Not so surprising, is it, that Minnesota has repudiated the Trump campaign-camp outright? I feel that’s because of Trump’s after-thought irresponsible response to the dire consequences regarding the unfeeling killing of the unarmed black American George Floyd in the Minneapolis police custody.
It is sort of a prophetic declaration when Trump said four years ago against Ms. Hillary Clinton that “we’re going to win so much, you’re going to be so sick and tired of winning”; in that up until now his fervent vocal supporters and backups have extremely been so, so “sickened” and “tired” of Trump’s “winning” the 2020 election. Trump’s weaponisation of hate speech and incendiary verbalisation in securing a second-term is severely frowned upon in the social media.
For example, when his tweet was fact-checked as “unsubstantiated” – that is, “there is NO WAY (ZERO!),” says Trump, “that Mail-In Ballot will be anything less than substantially fraudulent” – I could not but find it hard whether or not any particular American president was once “fact-checked”.
On the other hand, and perhaps far more importantly, is the warning label Twitter tagged on the Floyd-inspired tweet as “glorifying violence,” when he says – “when the looting starts, the shooting starts.” And that’s ultimately shaming and abashing of the Trump politics, policy, and personality as such Trump’s turf’s tapestry of democratisation and politicisation would have dubbed him a “bullshitter” – at least, in the Frankfurtian parlance.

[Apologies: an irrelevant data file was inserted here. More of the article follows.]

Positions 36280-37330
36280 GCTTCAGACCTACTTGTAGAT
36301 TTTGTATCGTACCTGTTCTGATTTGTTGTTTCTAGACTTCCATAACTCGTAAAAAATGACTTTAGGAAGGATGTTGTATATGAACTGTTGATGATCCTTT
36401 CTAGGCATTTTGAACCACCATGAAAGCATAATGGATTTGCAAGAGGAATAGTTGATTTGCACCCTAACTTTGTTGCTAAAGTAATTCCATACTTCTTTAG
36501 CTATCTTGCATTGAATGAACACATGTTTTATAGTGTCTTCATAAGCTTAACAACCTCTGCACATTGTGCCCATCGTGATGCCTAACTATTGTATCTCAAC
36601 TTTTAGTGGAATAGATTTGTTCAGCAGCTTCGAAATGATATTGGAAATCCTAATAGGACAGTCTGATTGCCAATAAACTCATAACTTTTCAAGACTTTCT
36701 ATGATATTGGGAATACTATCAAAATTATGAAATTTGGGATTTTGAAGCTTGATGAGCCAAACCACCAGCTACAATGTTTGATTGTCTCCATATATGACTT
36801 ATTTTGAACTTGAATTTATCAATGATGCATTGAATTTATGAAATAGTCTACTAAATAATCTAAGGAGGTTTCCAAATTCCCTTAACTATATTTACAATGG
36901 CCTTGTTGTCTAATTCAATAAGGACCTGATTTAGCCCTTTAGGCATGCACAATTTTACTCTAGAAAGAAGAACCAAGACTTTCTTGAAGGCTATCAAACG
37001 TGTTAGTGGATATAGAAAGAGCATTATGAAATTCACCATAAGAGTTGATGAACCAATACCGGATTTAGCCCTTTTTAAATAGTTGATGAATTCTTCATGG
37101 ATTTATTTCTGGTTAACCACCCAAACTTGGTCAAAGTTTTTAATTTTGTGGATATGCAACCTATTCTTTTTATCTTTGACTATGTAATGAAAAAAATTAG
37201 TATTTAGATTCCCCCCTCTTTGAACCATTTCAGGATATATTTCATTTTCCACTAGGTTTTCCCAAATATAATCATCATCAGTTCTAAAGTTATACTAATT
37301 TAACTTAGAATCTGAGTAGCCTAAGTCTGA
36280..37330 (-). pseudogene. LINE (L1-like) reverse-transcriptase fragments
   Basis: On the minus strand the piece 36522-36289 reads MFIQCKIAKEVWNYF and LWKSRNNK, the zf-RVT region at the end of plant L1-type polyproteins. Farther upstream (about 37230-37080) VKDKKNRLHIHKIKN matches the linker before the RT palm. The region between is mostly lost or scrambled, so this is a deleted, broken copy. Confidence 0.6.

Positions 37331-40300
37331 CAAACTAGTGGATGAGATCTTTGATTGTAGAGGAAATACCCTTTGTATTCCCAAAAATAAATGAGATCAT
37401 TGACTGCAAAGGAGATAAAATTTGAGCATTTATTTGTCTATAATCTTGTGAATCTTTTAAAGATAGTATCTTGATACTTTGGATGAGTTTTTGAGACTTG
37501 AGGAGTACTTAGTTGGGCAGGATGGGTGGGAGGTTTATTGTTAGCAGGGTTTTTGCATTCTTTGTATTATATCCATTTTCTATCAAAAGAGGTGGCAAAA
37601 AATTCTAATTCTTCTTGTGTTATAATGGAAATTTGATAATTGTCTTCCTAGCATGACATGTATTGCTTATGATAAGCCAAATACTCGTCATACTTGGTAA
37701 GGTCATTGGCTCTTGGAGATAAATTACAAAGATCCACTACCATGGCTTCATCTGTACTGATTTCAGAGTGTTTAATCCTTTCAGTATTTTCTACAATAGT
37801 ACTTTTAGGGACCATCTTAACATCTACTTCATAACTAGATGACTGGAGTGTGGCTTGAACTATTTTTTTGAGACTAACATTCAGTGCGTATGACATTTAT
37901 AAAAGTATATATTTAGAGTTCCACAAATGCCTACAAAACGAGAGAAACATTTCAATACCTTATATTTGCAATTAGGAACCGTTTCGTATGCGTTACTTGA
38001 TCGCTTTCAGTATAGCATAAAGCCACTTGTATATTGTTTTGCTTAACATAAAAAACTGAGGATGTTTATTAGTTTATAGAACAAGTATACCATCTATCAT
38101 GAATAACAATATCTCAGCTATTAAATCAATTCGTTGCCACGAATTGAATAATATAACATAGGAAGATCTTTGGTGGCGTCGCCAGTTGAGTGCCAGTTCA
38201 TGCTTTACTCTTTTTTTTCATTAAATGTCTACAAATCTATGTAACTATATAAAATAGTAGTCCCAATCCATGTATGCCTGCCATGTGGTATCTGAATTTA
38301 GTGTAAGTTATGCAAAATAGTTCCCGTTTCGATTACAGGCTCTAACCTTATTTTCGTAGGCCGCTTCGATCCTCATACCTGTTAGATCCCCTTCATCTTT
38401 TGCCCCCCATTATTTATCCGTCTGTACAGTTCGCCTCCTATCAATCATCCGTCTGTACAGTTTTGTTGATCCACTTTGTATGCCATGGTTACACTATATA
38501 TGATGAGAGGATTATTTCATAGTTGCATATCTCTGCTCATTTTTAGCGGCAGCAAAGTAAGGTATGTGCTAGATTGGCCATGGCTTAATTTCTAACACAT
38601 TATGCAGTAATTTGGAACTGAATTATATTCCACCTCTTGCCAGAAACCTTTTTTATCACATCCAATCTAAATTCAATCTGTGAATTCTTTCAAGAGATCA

Here comes Joe Biden securing more Electoral College votes than Trump, even in more key battleground states, say, Michigan and Wisconsin. Reportedly, it was 28 years ago that an incumbent would be ousted in the American political firmament.
With the establishment of the #BlackLivesMatter Movement during the Obama administration, the Obama-Biden presidency yet did prove pretty favourable – and Obama’s reelection, African American that he is, may well be some yardstick in yanking Trump away, together with his numerous deficiencies and delinquencies.
And what does Trump mean, in reality, when he says let’s “Make America Great Again?” By presupposition, Trump’s saying that “America used to be some great nation (to him, America doesn’t seem to be great, anymore, especially with the preponderance of black lives becoming “American leaders”)”, and as such we should restore it to its aboriginal place of peculiarity and particularity.